Rick Vanderveer
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Smile Score: +23
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burypromote

_rick_v_ reviewed on 22 Mar 2014
I suspect I’ll be in small minority when I say this, but…

For us, Creative Cloud has been great. I totally get how this is a terrible move from the perspective of the small shop that doesn’t need to upgrade every year. But for me, it means not having to argue the justification for upgrades (and hope the budget gets approved) every year, or track serial numbers (a tedious job that must be meticulously maintained). And Creative Cloud for Teams has brought a godsend for license management— someone leave? Simply remove their email address. Someone needs Photoshop? Simply add their email to the Teams page.

Like I said, I see how independent contractors and small shops would hate this. I get that. But not all of us think so.
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1 Reply

burypromote

+23
_rick_v_ replied on 27 Mar 2014
I work for a large global company. And like most large companies, Macs make up a relatively small percentage of total computers. Yet, our workflow necessitates working across platforms (Windows and Mac), as well as frequently exchanging source files with clients directly. Sometimes the project may mandate Premiere, even though our in-house guys prefer Final Cut (as per client requirement). Same goes for Photoshop, InDesign, Flash, and so on.

So suggesting we could do a drop-in replacement with a few low-cost Mac-only alternatives is a joke. And suggesting that because I gave it a high mark means I must work for Adobe is a joke.

I appreciate, and even encourage, the move away from Adobe products. Personally, I don’t even install Flash on my computer. But as I said in my original statement; Adobe makes it trivially easy to manage large numbers of users. Frankly, I wish all software management was this easy. I stand by my original rating.
burypromote
+5

_rick_v_ reviewed on 22 May 2012
Like most people here, I too hate that we’re required to have Silverlight install, just because of Netflix. As is “best practice”, I run with as few plugins as possible, as each one represents a real or potential security hole. (You can physically remove plugins by looking here: ‘/Library/Internet Plugins/’ and here: ‘/Users/YourUsername/Library/Internet Plugins/’). Netflix chose Silverlight because at the time it was the only cross-platform codec that supported DRM at the time. (And, as you can guess, DRM was required by the movie studios so that Netflix didn’t turn into a movie-downloading site).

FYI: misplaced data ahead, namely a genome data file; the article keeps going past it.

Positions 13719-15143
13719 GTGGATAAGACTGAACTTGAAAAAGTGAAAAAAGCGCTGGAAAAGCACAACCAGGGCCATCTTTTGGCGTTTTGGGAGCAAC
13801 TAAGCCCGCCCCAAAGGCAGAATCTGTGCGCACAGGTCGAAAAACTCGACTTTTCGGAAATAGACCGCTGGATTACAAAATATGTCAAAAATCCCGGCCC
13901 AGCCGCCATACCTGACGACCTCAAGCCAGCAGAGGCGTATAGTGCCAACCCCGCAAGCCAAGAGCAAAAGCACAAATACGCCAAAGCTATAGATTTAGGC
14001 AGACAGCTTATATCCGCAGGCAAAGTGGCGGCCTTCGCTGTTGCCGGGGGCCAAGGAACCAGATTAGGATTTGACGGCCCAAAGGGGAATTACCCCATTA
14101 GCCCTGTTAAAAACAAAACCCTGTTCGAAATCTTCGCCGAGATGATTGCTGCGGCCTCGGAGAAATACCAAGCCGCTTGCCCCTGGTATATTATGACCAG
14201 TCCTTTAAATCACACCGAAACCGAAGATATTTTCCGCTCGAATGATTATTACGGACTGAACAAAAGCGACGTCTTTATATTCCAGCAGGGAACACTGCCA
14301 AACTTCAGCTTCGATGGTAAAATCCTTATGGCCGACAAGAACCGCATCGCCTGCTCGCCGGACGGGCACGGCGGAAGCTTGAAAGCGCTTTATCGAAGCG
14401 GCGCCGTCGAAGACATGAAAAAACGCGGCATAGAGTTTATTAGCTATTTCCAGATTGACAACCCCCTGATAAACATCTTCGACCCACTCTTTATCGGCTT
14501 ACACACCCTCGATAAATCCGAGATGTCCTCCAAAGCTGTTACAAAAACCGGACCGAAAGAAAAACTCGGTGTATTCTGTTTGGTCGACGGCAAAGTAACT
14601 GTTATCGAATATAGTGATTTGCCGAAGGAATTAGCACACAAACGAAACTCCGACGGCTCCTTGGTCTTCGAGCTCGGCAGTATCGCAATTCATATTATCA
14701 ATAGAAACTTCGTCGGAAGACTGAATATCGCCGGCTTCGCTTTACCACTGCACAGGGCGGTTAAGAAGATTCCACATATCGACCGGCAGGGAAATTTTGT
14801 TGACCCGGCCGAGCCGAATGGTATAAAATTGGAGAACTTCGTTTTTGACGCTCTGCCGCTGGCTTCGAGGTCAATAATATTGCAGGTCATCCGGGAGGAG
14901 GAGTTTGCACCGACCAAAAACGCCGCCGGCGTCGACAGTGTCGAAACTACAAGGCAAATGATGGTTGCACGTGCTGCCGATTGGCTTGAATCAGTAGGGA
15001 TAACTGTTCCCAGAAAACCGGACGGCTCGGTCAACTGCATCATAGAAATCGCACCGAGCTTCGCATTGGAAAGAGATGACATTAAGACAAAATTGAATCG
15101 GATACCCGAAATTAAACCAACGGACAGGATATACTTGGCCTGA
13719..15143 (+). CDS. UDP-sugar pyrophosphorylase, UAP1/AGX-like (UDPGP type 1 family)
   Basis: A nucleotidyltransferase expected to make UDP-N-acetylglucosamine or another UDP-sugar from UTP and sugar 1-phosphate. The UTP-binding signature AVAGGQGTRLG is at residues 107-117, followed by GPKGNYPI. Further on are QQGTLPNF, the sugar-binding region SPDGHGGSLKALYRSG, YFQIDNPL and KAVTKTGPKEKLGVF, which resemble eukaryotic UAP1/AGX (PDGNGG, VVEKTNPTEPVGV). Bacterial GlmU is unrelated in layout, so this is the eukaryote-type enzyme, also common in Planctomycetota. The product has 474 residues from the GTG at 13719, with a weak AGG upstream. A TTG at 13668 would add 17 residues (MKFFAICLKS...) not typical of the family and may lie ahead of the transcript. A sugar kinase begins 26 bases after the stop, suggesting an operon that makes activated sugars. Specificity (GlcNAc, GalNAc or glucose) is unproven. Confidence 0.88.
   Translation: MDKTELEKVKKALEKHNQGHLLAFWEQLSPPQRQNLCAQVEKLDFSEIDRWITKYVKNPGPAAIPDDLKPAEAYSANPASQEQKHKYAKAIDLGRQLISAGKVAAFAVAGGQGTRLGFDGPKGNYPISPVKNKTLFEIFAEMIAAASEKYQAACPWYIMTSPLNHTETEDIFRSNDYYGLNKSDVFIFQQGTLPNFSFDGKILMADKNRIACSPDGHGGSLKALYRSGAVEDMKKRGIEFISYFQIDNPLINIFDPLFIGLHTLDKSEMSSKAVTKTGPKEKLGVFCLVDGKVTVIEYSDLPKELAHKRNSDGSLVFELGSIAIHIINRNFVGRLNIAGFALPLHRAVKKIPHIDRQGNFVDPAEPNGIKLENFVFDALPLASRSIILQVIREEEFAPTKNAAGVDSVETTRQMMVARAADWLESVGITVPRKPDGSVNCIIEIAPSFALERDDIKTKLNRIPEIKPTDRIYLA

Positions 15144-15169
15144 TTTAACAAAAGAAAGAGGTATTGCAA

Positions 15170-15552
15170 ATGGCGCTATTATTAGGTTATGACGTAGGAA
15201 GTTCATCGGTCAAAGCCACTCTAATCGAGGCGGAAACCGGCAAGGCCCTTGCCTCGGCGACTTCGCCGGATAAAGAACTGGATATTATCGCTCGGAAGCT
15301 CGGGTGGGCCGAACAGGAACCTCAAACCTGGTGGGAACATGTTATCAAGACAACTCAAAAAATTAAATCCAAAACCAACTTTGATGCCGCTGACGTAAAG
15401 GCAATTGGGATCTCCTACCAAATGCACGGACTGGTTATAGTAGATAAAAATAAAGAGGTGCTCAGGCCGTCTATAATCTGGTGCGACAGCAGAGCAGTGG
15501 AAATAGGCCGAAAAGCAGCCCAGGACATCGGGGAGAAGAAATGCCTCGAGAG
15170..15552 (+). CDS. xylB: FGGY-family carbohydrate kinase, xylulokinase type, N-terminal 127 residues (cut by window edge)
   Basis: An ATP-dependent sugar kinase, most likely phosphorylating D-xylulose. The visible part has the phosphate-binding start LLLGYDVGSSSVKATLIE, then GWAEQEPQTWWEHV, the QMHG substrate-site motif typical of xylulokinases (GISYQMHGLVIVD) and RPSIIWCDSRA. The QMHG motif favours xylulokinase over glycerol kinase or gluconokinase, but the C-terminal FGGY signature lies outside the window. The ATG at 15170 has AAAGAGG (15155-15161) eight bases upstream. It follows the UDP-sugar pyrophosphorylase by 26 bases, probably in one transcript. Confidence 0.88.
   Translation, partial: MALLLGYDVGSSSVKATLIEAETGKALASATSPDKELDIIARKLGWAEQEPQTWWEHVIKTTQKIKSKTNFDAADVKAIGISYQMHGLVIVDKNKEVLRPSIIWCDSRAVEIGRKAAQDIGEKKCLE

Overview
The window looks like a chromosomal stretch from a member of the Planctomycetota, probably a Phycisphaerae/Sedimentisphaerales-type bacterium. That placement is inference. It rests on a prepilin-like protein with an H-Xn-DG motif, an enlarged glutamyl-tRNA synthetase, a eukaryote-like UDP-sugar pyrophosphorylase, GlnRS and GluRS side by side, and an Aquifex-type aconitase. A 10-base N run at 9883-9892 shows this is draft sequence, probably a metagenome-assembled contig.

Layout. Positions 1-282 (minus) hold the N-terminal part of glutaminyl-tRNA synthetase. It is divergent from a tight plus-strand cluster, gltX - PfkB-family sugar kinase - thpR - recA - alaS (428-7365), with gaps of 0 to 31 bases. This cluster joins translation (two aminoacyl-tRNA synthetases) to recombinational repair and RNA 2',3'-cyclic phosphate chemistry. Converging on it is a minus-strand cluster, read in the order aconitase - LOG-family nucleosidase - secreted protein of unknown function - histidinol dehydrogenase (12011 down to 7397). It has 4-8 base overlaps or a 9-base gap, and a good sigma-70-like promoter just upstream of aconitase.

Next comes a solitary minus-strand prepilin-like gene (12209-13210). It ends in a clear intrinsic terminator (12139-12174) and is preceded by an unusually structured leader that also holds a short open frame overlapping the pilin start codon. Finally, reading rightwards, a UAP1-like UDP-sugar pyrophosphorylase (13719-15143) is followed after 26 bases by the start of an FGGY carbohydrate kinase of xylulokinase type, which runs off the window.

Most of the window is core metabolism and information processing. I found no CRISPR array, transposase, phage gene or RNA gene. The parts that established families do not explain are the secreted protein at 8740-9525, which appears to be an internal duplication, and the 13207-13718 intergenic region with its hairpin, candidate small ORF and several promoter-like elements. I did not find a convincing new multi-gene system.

Speaking objectively, Silverlight does have some really nice features that are unmatched by Flash or Quicktime. Namely, not only the ability to throttle down due to bandwidth congestion, but more importantly the ability to throttle back up as congestion loosens. I also like Silverlights way of handling scrubbing thru a movie.

And, as others have pointed out, it looks like Microsoft has depreciated Silverlight in favor of supporting the industry-adopted h.264. This, of course, is a good thing. Hopefully those Silverlight-developed features will be rolled into the next version of h.264 (h.265?).

Yes, it sucks that we have to have Silverlight installed for essentially the one website on the entire planet that uses it. But, as far as the plugin itself is concerned, it’s not all that bad. It doesn’t suck down your machine like Flash does, for example.
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